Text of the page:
There are only 26 letters in the English alphabet, which has proven sufficient for a lexicon of some quarter of a million words or so, but nonetheless appears inadequate for creating non-repeating acronyms. How many times have you changed jobs to find out that at XYZ Corp., “TPS report” stands for “Tactics, Priorities & Strategies Report,” while at NewCo, “TPS reports” means “Talk to the President’s Secretary, she’ll report it to him so you don’t have to.”
I was thinking about that this weekend, when a friend of mine posted the following link to his Facebook page:
I’ve said it before: aren’t moms amazing? I swear, motherhood gives you political — and apparently hostage-negotiation — skills like nothing else. (As my friend said, “I feel sorry for the Moro Islamic Liberation Front, but that’s got to be a hell of a recruiting tool.”)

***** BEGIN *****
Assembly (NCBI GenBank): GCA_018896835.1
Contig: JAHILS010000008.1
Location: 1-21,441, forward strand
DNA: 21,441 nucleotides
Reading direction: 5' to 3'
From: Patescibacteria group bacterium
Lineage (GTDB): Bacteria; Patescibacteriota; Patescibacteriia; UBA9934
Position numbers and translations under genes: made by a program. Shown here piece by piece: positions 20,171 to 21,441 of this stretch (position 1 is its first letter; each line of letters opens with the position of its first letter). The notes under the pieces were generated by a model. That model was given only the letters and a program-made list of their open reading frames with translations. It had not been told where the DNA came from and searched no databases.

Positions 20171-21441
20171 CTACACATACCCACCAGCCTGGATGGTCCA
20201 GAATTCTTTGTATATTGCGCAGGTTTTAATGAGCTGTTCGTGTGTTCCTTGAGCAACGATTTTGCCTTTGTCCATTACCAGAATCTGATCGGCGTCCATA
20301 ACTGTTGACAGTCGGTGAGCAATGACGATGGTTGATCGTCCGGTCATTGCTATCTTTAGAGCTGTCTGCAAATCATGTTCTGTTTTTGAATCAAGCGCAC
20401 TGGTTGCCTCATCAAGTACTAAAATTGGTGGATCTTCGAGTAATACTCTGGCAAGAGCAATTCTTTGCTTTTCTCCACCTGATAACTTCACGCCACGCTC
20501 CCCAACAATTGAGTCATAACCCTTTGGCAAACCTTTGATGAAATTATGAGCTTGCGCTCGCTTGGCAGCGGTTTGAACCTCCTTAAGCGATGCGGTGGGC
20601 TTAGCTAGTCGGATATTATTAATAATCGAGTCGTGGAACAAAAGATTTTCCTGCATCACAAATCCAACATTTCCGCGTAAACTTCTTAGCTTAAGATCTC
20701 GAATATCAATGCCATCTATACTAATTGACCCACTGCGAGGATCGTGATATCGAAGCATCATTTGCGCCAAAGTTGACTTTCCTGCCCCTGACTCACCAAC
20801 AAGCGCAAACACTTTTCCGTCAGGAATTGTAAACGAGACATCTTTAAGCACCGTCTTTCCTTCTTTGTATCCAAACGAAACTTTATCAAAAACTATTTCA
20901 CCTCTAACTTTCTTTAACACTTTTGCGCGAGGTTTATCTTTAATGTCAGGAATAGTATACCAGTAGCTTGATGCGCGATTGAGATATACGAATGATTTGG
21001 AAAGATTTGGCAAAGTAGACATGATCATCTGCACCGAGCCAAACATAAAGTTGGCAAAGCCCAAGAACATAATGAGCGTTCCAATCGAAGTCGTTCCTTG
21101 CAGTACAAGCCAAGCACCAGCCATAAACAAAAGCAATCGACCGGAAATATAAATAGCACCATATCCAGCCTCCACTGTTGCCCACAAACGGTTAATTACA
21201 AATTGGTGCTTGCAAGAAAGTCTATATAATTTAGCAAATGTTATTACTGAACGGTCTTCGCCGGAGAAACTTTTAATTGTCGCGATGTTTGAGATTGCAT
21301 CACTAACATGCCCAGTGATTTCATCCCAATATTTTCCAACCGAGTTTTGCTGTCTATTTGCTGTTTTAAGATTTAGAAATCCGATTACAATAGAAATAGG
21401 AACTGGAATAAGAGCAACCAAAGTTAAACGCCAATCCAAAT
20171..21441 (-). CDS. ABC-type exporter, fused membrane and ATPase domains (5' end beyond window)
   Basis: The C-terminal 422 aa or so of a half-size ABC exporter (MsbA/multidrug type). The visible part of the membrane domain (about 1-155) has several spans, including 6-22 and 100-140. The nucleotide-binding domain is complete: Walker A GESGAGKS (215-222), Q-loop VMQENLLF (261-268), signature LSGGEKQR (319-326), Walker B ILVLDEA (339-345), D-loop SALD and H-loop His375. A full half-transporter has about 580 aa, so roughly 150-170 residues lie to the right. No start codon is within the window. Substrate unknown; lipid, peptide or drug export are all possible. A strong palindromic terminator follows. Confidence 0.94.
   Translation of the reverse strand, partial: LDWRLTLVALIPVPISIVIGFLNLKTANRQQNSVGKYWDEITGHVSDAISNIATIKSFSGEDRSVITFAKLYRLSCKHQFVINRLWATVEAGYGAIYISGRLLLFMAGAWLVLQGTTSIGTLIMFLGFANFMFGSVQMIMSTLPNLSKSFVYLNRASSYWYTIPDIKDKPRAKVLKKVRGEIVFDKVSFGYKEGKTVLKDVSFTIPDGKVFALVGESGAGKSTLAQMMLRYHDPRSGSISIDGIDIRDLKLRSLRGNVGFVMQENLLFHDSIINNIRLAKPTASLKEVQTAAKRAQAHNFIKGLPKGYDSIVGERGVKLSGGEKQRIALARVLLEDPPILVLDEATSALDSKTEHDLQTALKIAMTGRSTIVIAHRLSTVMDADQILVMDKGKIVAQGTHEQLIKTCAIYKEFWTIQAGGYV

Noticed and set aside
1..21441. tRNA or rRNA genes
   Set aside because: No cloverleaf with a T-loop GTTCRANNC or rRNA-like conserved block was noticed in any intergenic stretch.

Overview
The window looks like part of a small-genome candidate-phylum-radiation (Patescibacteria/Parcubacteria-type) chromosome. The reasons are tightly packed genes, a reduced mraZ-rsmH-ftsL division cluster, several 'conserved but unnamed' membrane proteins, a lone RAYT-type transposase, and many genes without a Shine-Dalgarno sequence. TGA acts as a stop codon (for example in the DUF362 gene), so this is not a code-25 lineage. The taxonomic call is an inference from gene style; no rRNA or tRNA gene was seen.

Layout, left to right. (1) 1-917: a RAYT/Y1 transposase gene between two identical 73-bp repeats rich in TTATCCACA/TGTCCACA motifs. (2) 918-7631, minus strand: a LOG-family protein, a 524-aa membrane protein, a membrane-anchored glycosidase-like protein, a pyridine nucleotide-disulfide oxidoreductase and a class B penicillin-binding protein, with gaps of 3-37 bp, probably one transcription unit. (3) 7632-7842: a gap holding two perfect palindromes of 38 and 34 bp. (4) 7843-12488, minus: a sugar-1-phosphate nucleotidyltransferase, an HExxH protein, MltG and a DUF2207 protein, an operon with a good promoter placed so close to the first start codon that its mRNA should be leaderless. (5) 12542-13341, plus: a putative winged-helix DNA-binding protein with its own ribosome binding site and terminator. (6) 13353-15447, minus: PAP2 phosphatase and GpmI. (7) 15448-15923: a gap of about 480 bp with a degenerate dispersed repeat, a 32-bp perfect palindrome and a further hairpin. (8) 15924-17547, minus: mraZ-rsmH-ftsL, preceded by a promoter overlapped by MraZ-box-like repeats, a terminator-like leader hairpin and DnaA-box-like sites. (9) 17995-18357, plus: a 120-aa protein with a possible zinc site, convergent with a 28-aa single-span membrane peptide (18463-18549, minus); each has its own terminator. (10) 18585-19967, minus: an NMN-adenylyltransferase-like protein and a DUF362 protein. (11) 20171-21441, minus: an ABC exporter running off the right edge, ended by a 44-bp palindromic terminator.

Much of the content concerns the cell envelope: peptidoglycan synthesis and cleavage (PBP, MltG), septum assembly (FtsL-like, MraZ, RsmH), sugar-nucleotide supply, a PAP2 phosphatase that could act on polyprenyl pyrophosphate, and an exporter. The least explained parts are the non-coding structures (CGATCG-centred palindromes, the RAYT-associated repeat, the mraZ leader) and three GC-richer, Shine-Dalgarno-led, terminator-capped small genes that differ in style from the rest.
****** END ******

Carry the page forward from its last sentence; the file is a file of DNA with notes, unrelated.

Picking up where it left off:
I have to show you the graphic, because if you follow the actual link, someone at the Christian Science Monitor clearly had the big “D’oh!” and removed the last two words since it was originally posted.
(Author’s note: If you don’t know what a MILF is, I’m not telling you. You are by definition on the internet as you read this. Go look it up.)
So it got me to thinking about other acronyms that go two ways, or more than two. I used to work in central administration at Harvard when we were installing a new HR and payroll system, the doing of which required us to get clear on a lot of our HR policies and practices. Anyway, you can take two kinds of medical leave at Harvard: short- and long-term disability. Which are referred to by, of course, acronyms.
Which is why, when the benefits lady said, “We more or less consider pregnancy to be an STD,” I really shouldn’t have choked on my coffee and blurted out, “Good Lord, I don’t even want kids and I find that offensively cynical!”
Acronym lag. It happens to the best of us. Share your stories (SOS)!
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